Skip to main content

DA Says LGBTQ People Don’t Get Domestic Violence Protections, Calls Islam ‘Evil’


Tennessee DA Resigned

Attorney Sunny Eaton has sent a request to the Tennessee Board of Professional Responsibility asking that they immediately suspend Coffee County District Attorney General Craig Northcott for his recent comments on domestic violence and the LGBTQ community.

This is the second complaint Eaton has filed against Northcott. The first was filed in June regarding a video that showed Northcott saying domestic violence statutes don’t apply to cases involving the LGBTQ community.

In a written response to this ethics complaint, Northcott said he believes that domestic violence laws are meant to “promote and protect the sanction of the institutions of marriage and family.”

“I assume that two adults who live together that are of the opposite gender are involved in a marital-type relationship absent some other relationship that suggests otherwise,” Northcott continued. “I assume that two people who are of the same gender and live together are not engaged in an intimate relationship. I do not believe they that they desire me to delve into what they do together nor do I believe that is my role. Thus, I generally prosecute assaults between two people of the same gender as a simple assault.”

He concluded this portion of the letter by saying, “In fact, my intent was in part to honor what I know has been the desire of the LGBTQ community – keeping the government out of their bedrooms.”

According to WTVF, more than 300 attorneys have called for Northcott’s immediate suspension.

“Mr. Northcott’s written reply to the complaint removes all doubt as to his current defiance of the rule of law and intent to further engage in conduct beneath the decency required of our profession along with raising serious questions as to his competency and fitness to practice,”  Eaton wrote on behalf of the lawyers in a Monday letter.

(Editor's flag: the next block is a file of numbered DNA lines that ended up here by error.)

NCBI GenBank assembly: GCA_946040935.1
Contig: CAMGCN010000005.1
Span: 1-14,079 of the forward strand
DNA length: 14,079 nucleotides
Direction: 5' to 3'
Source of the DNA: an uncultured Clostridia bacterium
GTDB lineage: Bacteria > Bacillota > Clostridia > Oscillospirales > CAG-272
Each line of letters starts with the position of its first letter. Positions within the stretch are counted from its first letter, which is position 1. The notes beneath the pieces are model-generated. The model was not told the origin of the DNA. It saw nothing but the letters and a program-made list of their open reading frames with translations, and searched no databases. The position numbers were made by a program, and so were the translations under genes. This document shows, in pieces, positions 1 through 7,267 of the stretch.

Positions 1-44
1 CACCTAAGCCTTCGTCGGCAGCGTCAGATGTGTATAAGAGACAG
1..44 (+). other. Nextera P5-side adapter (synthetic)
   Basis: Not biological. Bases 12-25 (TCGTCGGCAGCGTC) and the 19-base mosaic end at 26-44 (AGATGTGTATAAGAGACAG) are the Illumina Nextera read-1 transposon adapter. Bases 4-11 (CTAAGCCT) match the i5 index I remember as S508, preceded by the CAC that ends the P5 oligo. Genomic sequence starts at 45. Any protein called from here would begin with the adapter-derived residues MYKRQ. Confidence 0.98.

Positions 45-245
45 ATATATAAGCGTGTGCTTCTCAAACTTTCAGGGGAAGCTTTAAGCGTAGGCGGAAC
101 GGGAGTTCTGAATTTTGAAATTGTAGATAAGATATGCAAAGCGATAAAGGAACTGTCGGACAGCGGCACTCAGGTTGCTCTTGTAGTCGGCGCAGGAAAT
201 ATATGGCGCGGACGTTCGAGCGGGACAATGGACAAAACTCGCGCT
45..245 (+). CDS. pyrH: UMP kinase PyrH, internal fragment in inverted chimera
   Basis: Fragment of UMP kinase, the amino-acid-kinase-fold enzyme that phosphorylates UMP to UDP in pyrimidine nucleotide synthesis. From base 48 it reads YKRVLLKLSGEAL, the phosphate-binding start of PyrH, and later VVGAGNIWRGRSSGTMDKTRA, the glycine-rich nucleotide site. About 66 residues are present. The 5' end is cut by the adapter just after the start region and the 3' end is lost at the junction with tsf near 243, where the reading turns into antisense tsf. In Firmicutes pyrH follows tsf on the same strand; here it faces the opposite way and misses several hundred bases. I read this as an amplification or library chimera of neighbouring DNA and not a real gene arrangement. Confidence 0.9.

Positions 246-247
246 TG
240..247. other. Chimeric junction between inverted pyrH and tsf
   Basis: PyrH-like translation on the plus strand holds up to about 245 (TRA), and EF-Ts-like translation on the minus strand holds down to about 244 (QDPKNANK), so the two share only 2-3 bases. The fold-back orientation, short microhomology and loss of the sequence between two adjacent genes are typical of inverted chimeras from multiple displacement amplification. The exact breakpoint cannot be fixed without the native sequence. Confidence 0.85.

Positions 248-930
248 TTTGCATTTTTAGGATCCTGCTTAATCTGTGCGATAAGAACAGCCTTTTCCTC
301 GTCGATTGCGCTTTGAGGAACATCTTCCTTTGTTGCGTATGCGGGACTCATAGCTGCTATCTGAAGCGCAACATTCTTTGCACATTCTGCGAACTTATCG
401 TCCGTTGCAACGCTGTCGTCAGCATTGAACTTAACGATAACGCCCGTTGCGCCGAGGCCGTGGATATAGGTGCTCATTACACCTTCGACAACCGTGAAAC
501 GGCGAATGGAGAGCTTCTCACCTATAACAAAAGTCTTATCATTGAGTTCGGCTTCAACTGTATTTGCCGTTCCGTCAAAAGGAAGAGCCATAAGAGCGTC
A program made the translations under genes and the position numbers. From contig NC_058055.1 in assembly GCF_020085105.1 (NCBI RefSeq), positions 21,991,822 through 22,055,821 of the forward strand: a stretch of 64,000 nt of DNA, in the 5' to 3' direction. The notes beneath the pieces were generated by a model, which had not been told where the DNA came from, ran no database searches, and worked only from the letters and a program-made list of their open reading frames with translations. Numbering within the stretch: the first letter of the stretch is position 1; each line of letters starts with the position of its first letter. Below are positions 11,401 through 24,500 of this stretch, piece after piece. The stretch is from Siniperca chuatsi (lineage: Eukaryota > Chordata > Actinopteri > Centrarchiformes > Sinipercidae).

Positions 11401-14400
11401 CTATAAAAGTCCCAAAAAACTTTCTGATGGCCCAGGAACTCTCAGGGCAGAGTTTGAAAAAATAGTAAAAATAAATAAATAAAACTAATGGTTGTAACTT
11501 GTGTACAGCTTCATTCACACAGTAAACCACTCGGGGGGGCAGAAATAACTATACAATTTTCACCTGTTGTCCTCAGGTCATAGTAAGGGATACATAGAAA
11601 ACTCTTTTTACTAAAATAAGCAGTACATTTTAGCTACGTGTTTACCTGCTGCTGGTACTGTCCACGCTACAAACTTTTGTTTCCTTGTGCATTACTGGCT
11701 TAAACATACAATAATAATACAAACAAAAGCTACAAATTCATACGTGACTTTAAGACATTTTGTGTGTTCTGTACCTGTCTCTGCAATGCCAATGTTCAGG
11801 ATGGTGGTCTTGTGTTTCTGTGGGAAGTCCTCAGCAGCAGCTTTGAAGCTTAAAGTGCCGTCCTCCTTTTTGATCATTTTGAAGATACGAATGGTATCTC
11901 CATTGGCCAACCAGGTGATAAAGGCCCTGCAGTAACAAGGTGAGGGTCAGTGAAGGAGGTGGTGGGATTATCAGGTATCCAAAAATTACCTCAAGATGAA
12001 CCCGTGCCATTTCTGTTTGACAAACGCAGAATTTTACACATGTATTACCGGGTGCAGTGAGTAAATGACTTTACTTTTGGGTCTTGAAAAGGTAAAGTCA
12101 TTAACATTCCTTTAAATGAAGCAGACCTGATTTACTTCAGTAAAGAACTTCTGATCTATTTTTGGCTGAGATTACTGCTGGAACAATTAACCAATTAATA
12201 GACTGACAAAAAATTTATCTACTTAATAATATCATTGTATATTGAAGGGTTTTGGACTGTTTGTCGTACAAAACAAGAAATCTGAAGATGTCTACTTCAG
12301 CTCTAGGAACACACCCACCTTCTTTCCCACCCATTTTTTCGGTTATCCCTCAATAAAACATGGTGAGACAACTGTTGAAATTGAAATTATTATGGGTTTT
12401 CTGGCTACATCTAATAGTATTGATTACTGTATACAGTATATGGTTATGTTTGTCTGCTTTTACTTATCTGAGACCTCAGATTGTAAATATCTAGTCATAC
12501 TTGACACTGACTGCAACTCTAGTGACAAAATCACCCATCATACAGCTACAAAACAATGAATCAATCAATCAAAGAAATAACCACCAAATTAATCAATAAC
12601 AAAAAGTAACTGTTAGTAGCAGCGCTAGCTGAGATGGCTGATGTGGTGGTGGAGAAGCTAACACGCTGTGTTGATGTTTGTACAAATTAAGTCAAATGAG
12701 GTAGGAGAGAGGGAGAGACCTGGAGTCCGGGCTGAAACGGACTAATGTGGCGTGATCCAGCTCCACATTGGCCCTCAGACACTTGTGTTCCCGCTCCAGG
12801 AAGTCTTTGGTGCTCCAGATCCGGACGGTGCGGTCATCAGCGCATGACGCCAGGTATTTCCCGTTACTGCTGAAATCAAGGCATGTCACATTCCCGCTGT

Kathy Walsh, executive director of the Tennessee Coalition to End Domestic and Sexual Violence agreed with Eaton’s statements, adding that she believes “the LGBTQ wants the same protections that are afforded to other victims of domestic violence.”

“What’s wrong with that is the law describes domestic abuse. It is a crime when someone places you in fear, when someone abuses you. It doesn’t say that they have to be someone of the opposite sex,” Walsh said in response to being shown Northcott’s letter.

In Tennessee, domestic violence laws apply to people living together, including roommates. In other words, domestic violence is domestic violence regardless of whether a sexual relationship exists or not.

Walsh also mentioned that people with repeat domestic violence offenses can have their guns taken away.

“If you are not being charged with a domestic assault, you don’t get the same kind of additional protections. And I think the reason why we have additional protections for domestic abuse victims is because the legislature has realized that these people are in great danger,” Walsh continued.

Eaton has said Northcott “poses a substantial threat to the public,” while Northcutt claimed his policy was based on the 1996 vote outlawing same-sex marriage in Tennessee–a policy that was overturned as unconstitutional in 2015 by the U.S. Supreme Court.

Outside of his comments regarding domestic violence, Northcutt is also in hot water for a Facebook post in which he called Islam “evil, violent and against God’s truth.”

“There are no Constitutional rights. There are God-given rights protected by the Constitution,” he wrote. “If you don’t believe in the one true God, there is nothing to protect. No one other than God has given us any rights.”

In her letter, Eaton suggested that “any attorney who believes he has the power to ignore the decisions of the United States Supreme Court is in violation of his oath and is disqualified from the practice of law.”

[Photo Via Tennessee District Attorneys General Conference]

Have a tip we should know? [email protected]

Filed Under:

Follow Law&Crime:

Matt is an Editor at Law & Crime and former Editor-in-Chief of Popdust